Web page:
Mu shu pork

Paleo Friendly, Dairy Free

4 Servings, 790 Calories/Serving

20 – 30 Minutes

Our fast, easy spin on a Chinese-American classic comes with our house-made and paleo-friendly hoisin, a sweet-tart Asian barbecue sauce.


  • 10 mandarin pancakes (contain wheat and soy)
  • 1¼ pounds boneless pork strips
  • ¾ pound green cabbage
  • ¼ pound wood ear mushrooms
  • Fresh ginger
  • Peeled fresh garlic
  • 3 scallions
  • 6 ounces shredded carrots
  • Mung bean sprouts (optional)
  • Sesame stir-fry seasoning (coconut aminos - coconut vinegar - sesame oil)
  • 1 head green leaf lettuce
  • Fresh cilantro
  • Sun Basket hoisin (pumpkin puree - prunes - coconut aminos - almond butter - molasses - sesame oil - coconut vinegar - granulated garlic - salt)



Brown the pork

  • Let the mandarin pancakes come to room temperature.
  • Cut a small corner from the pork packaging and drain off any excess liquid. Transfer to a plate and pat dry with a paper towel. Season generously with salt and pepper.
In a large frying pan over medium-high heat, warm 1 to 2 tablespoons oil until hot but not smoking. Add the pork and cook, stirring occasionally, until browned but not yet cooked through, 3 to 5 minutes. Transfer to a plate. Do not clean the pan.
While the pork browns, prepare the vegetables.


Prep the vegetables

  • Cut away any core from the cabbage; thinly slice the cabbage.
  • Cut the mushrooms into thin strips.
  • Grate or peel and finely chop enough ginger to measure 1 teaspoon.
  • Finely chop, press, or grate enough garlic to measure 1 teaspoon.
  • Trim the root ends from the scallions; thinly slice the scallions on the diagonal.


Cook the vegetables and finish the pork

In the same pan used for the pork, if dry, add 1 tablespoon oil and warm over medium-high heat until hot but not smoking. Stir in the cabbage and carrots, season with salt and pepper, and cook until just starting to soften, 1 to 2 minutes.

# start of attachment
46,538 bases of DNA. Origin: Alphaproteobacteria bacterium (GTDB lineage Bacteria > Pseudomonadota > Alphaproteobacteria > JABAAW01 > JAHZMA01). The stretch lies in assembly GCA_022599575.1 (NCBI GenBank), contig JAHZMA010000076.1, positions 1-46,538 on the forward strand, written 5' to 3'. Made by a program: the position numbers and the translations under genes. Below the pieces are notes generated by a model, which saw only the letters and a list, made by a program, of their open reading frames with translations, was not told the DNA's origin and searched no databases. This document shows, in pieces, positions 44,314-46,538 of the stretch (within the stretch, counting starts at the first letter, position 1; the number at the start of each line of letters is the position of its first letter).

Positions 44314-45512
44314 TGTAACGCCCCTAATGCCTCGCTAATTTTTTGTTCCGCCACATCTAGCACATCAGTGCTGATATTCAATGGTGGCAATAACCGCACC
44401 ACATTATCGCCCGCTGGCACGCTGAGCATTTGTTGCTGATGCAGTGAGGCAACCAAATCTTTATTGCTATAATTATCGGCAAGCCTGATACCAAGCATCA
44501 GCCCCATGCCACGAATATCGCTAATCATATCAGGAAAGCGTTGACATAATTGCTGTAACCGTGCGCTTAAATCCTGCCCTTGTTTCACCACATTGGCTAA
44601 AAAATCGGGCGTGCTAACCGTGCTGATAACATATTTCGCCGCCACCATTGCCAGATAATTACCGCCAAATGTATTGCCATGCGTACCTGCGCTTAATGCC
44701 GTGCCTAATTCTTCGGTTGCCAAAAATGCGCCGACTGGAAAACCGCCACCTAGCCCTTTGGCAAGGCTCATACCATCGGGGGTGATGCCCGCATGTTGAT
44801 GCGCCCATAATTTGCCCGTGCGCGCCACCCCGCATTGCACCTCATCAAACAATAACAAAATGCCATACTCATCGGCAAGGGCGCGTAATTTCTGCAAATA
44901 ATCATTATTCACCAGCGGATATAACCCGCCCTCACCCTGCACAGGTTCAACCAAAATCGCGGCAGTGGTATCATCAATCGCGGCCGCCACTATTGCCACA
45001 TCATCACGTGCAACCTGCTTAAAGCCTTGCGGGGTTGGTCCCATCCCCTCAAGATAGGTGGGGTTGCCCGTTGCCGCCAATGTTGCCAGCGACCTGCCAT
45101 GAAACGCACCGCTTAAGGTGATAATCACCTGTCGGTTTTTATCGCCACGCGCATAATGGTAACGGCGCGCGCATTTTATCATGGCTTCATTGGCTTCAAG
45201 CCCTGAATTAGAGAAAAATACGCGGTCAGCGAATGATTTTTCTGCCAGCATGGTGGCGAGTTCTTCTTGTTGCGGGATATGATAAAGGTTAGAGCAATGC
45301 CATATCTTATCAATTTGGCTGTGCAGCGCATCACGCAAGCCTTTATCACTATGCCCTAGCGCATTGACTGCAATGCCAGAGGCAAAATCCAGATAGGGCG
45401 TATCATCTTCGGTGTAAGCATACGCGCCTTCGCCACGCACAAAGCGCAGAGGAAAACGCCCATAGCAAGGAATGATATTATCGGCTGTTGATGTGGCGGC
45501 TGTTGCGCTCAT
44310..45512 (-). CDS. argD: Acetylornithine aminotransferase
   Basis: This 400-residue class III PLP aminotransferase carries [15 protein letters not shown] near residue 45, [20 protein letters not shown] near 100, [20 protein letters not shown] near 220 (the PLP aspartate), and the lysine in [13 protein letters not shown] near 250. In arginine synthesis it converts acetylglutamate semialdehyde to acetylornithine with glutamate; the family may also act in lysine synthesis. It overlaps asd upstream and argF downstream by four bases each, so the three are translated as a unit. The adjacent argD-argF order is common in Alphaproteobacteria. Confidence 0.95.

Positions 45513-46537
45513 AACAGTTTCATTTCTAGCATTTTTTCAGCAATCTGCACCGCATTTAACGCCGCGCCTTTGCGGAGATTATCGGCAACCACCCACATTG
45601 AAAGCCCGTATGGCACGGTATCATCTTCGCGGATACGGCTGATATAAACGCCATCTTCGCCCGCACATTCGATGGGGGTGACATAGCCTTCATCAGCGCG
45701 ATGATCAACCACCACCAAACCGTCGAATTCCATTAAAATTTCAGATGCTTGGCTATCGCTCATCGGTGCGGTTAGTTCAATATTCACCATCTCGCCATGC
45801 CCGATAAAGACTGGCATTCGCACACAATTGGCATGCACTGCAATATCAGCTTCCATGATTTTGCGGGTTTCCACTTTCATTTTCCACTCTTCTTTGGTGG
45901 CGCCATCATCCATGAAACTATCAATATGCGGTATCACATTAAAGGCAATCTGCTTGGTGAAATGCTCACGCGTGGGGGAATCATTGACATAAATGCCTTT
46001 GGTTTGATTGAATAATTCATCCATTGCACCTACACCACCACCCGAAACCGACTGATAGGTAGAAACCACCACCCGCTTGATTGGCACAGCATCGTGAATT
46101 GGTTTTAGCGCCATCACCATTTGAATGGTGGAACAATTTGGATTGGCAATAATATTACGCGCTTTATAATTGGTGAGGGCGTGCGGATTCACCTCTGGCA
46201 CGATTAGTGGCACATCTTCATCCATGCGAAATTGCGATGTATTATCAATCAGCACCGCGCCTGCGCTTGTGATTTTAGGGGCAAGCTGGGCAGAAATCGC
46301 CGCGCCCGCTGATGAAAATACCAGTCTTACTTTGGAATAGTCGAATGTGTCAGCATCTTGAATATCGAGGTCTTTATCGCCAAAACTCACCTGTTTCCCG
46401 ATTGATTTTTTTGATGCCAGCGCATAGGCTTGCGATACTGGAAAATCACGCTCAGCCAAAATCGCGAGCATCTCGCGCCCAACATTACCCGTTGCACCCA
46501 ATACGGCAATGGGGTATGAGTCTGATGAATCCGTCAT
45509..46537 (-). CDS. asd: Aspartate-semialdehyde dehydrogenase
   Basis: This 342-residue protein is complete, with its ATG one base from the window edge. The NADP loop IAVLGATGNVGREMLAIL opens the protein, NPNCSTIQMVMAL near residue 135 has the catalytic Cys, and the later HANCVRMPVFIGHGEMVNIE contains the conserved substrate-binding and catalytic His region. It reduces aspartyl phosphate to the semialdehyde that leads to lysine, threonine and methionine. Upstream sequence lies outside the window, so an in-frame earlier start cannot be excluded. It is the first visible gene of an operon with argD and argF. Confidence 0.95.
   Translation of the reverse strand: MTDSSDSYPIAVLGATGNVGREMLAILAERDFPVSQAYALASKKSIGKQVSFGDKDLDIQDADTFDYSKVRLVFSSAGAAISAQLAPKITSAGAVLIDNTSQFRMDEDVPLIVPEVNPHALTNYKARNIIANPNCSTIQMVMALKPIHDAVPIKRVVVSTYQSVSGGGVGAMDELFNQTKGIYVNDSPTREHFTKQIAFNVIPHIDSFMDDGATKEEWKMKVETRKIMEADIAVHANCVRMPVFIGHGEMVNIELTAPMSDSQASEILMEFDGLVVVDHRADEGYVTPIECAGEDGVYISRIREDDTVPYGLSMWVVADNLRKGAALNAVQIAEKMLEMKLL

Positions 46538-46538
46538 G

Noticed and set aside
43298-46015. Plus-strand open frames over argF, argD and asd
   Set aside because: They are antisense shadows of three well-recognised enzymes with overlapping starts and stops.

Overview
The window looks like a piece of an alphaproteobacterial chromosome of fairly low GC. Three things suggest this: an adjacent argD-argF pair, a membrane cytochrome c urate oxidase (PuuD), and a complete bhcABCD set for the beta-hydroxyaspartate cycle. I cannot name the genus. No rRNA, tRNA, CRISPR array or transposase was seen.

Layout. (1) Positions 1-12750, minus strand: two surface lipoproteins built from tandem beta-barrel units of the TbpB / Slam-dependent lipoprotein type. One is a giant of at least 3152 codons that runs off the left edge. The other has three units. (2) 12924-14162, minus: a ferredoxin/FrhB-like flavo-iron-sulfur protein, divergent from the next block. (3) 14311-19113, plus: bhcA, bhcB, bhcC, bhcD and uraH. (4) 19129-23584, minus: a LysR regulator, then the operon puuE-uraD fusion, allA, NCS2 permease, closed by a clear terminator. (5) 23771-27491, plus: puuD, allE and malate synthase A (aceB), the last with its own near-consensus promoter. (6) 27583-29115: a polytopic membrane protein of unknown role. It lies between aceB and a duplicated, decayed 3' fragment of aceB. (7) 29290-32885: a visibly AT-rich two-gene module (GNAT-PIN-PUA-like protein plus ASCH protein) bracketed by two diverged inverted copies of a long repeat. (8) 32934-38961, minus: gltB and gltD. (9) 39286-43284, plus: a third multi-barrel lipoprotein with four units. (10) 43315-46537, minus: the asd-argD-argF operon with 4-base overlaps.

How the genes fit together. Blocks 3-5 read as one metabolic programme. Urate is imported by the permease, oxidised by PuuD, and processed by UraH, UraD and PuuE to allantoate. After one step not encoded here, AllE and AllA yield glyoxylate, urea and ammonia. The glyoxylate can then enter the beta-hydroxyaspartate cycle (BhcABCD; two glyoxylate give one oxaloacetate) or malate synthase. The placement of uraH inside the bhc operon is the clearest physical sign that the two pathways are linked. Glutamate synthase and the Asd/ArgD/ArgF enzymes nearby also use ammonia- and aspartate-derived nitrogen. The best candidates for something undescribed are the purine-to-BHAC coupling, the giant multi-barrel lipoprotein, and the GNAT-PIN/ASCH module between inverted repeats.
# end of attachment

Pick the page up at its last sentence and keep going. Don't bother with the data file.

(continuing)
Add the mushrooms, ginger, garlic, bean sprouts, if using, sesame stir-fry seasoning, pork, and any accumulated juices and cook, stirring occasionally, until the vegetables start to soften and the pork is cooked through, 2 to 3 minutes. Remove from the heat, stir in the scallions, and season to taste with salt and pepper.
While the vegetables and pork cook, prepare the lettuce and cilantro.


Prep the lettuce and cilantro

  • Trim the root end from the lettuce.
  • Separate the lettuce leaves.
  • Coarsely chop the cilantro.



Working with one mandarin pancake or lettuce cup at a time, spread on a thin layer of hoisin, top with some of the vegetables and pork, garnish with the cilantro, and roll up like a burrito. Alternatively, set out all the ingredients and invite everyone to assemble their own wraps.

Ingredient IQ: According to food historian Carolyn Phillips, this dish is beloved throughout Northern China, where it is known by many names, including muxi rou, which means “osmanthus blossom pork.” It only became known as “mu shu pork” after it became popular in the West.

Kids can!
  • Press the garlic (if you have a press).
  • Separate the lettuce leaves.
  • Set the table.
  • Help roll up the pork wraps.
  • Tell your fortune.

Nutrition per serving: Calories: 790, Protein: 46g, Total Fat: 26g, Monounsaturated Fat: 9g, Polyunsaturated Fat: 3g, Saturated Fat: 3g, Cholesterol: 90mg, Carbohydrates: 94g, Fiber: 9g, Sugar: 13g, Added Sugars: 0g, Sodium: 1060mg
Contains: tree nuts, soy, wheat.

Paleo-strict nutrition per serving: Calories: 560, Protein: 41g, Total Fat: 21g, Monounsaturated Fat: 9g, Polyunsaturated Fat: 3g, Saturated Fat: 3g, Cholesterol: 90mg, Carbohydrates: 57g, Fiber: 9g, Sugar: 13g, Added Sugars: 0g, Sodium: 990mg

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